When it comes to colds, many people have their theories or ways to prevent and fight it. But what is fact and what is fiction?
Doctor Roy Buchinsky, the Director of Wellness at University Hospitals Case Medical Center, sets the record straight.
Mom's chicken soup is always a favorite, but does it really do the trick? Doctor Buchinsky says yes.
"It works as an anti inflammatory. It also can boost the immune system and can help with some of that nasal congestion," explains Buchinsky.
You've heard the saying "Feed a cold, starve a fever," but experts say that is a myth.
"It's an old wives tale. You should eat under any condition whether you have a fever or a cold, but the bottom line is that eating enhances your immunity which fights off infection," says Buchinsky.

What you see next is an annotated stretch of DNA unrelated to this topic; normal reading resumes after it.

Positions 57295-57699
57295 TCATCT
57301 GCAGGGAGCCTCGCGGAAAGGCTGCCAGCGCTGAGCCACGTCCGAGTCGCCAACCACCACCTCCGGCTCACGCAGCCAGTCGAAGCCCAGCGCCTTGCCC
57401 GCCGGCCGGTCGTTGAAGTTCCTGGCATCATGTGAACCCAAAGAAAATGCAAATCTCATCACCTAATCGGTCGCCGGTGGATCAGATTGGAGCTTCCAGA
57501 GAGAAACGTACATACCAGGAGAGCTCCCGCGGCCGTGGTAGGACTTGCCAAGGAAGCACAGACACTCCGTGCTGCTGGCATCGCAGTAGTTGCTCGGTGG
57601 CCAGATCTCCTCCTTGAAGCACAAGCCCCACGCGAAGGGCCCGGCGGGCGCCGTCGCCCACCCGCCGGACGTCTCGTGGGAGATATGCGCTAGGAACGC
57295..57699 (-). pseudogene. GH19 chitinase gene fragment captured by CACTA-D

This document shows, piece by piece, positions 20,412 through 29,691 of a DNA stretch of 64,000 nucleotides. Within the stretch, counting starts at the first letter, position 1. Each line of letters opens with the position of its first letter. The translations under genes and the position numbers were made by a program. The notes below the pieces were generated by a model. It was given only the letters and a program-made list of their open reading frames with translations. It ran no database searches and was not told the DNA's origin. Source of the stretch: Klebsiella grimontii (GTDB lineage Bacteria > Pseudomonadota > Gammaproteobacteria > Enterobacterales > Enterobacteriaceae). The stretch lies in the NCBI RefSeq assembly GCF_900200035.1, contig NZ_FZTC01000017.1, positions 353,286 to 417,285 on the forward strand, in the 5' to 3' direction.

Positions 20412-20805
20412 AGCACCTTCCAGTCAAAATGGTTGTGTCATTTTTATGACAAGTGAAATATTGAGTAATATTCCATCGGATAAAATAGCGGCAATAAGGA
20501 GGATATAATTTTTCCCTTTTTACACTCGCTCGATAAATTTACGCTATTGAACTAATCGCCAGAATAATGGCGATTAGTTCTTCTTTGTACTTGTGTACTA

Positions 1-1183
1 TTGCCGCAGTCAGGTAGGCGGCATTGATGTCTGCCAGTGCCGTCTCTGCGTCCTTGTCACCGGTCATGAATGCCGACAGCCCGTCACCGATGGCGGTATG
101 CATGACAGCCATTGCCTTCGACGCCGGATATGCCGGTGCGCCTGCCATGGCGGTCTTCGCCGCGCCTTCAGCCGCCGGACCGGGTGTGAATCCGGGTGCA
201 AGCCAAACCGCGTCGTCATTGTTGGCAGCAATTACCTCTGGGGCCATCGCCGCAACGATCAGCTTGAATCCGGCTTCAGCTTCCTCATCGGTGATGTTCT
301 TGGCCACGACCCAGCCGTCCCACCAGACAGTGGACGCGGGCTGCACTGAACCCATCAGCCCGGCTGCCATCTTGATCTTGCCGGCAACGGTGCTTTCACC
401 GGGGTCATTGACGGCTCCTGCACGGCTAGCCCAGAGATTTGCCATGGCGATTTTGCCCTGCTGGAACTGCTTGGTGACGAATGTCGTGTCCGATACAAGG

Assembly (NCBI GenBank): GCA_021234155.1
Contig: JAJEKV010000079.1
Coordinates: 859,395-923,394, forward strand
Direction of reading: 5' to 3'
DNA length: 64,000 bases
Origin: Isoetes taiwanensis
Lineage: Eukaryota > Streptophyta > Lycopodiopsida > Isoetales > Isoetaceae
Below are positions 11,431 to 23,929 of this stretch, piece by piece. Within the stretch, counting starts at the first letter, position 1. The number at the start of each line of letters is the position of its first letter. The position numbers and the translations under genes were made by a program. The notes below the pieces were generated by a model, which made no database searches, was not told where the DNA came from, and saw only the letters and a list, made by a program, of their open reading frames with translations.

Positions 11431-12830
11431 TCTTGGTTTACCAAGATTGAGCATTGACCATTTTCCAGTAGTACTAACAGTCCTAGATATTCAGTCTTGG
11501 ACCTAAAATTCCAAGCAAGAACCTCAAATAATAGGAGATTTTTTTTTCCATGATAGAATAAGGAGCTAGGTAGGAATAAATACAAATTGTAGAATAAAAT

When it comes to good old Vitamin C, according to studies there's no benefit in the normal population in preventing colds.
"Where it may be of some benefit is that if someone doesn't have nutritious meal whether it's someone who is elderly or someone whose immune is suppressed and they're not getting enough nutrition in their diet," explains Buchinsky.
Another myth, you can't catch a cold from being out in the cold or walking out of the house with wet hair. Colds are caused by viruses.